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Brooklyn CDL School Scam Leads to Manslaughter and Many More Dangerous Drivers
The feds are warning that hundreds of drivers who obtained commercial driver's licenses from a Brooklyn school that helped students cheat, have not been re-tested and are a potential hazard to public safety. The drivers had passed the commercial license test with the help of the school's owner Philip Ng, who fed them the correct answers — but only 93 of 375 of them have actually passed the retest, court papers show. The rest either failed the re-test, gave up their license or failed to appear.
(Ng) deprived the DMV of the ability to discern whether or not a cheating commercial driver's license applicant had the requisite knowledge of how to maintain and operate a commercial vehicle ... creating a real threat to the public," Assistant U.S. Attorney Paul Tuchman wrote. Before taking the written exam, Ng gave the applicants a jacket equipped with a mini-camera in the sleeve. The applicant beamed each question to a video monitor inside Ng's van parked outside the DMV office. Ng would beep the applicant twice if the correct answer was A, four times for B and six for C.
The decade-long scam operated by the couple, came with a money-back guarantee for anyone shelling out $1,800 for the right answers to a written state driving test, prosecutors said. The test — applicants had to score 80% to pass — covered topics like passenger safety, air brakes and general knowledge, court records show. The court papers also reveal that the investigation found potentially “hundreds of drivers” who couldn't read or speak English were issued commercial licenses by the state of New York.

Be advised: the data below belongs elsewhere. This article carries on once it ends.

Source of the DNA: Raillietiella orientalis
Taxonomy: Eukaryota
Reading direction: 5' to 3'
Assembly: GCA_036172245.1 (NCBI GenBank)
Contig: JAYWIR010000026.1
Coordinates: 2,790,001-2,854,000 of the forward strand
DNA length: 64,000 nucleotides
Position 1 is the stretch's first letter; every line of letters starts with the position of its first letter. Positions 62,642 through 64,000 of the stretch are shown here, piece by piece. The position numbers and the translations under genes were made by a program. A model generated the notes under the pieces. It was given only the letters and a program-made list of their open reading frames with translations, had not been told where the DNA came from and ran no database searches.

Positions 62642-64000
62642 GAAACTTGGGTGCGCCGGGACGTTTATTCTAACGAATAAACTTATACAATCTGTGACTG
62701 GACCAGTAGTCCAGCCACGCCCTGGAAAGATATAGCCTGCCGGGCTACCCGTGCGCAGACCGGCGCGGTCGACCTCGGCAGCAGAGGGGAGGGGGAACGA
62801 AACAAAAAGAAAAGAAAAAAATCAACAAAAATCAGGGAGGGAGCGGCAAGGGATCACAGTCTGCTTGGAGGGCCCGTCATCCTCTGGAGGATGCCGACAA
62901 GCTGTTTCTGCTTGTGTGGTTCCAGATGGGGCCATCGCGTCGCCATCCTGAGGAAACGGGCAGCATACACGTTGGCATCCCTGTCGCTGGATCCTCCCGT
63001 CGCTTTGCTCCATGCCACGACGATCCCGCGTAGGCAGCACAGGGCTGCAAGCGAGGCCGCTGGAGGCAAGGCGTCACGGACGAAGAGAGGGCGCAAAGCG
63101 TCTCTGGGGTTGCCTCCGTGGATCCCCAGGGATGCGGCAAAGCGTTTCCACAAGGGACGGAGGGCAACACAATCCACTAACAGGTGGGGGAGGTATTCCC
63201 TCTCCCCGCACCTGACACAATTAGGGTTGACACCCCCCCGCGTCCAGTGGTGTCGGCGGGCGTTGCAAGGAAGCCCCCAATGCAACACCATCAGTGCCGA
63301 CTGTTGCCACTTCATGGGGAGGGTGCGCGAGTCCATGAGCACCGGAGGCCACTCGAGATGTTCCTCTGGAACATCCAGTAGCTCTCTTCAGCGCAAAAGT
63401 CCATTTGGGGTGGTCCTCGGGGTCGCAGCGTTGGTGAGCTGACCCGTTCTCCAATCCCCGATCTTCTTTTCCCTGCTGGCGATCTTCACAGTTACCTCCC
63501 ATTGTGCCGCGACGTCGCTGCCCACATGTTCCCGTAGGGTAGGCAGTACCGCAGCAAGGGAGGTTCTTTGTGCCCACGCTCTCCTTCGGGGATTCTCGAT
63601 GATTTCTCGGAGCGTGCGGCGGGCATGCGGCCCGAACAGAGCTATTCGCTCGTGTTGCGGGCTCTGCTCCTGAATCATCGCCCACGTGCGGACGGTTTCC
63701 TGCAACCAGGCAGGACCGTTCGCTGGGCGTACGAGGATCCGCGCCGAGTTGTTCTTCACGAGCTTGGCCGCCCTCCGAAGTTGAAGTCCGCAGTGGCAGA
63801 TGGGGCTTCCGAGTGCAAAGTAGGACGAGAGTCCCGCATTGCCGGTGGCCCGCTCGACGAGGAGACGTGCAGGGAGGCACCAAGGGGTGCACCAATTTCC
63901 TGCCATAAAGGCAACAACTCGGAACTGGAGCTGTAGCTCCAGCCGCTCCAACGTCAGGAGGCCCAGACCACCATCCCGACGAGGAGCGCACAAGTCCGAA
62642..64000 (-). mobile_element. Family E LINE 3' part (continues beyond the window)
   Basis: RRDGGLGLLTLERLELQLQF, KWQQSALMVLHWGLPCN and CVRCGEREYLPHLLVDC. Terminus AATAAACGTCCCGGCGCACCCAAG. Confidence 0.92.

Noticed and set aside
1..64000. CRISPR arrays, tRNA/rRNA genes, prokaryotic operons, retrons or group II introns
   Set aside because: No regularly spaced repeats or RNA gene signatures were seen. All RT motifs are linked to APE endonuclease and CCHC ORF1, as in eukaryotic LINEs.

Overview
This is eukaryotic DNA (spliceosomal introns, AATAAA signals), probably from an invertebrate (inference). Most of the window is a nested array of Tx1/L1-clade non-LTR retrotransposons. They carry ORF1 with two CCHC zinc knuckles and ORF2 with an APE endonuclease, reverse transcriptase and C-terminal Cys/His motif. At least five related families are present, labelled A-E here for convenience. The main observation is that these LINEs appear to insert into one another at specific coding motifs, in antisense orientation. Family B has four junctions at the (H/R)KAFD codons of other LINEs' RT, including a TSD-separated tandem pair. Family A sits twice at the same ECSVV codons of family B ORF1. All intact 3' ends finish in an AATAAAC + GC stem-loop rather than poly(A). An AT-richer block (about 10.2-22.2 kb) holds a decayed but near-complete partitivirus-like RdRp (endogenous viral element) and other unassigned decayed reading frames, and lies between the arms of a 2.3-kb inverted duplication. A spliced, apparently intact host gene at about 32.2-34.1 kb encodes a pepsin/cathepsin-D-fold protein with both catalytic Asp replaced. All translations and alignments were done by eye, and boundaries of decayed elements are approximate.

Ng and his wife pleaded guilty last year and are scheduled to be sentenced Thursday. They face up to 27 months in prison and have agreed to close the driving school in the tainted test scandal. Referring to a Chinatown-bound bus that crashed and killed four people in Virginia last year and the driver being linked to their school, Assistant U.S. Attorney Paul Tuchmann said in court papers that “the defendants' conduct appears to have had deadly consequences.” But their defense lawyer Zachary Margulis-Ohnuma said the feds are exaggerating the risk to public safety. “I'm not aware of any evidence that the driver involved in the Virginia accident cheated on his test in any way,” he said
U.S. Attorney Loretta Lynch said the couple showed a wanton disregard for life and limb. They sent dangerous drivers onto the streets — some behind the wheels of 12-ton buses carrying dozens of people. “The defendants put the public — passengers, pedestrians and drivers alike — at grave risk to line their own pockets,” Lynch said.
Federal investigators are continuing to hunt for cheating test-takers, with the intention of pulling the illegally licensed drivers off the road.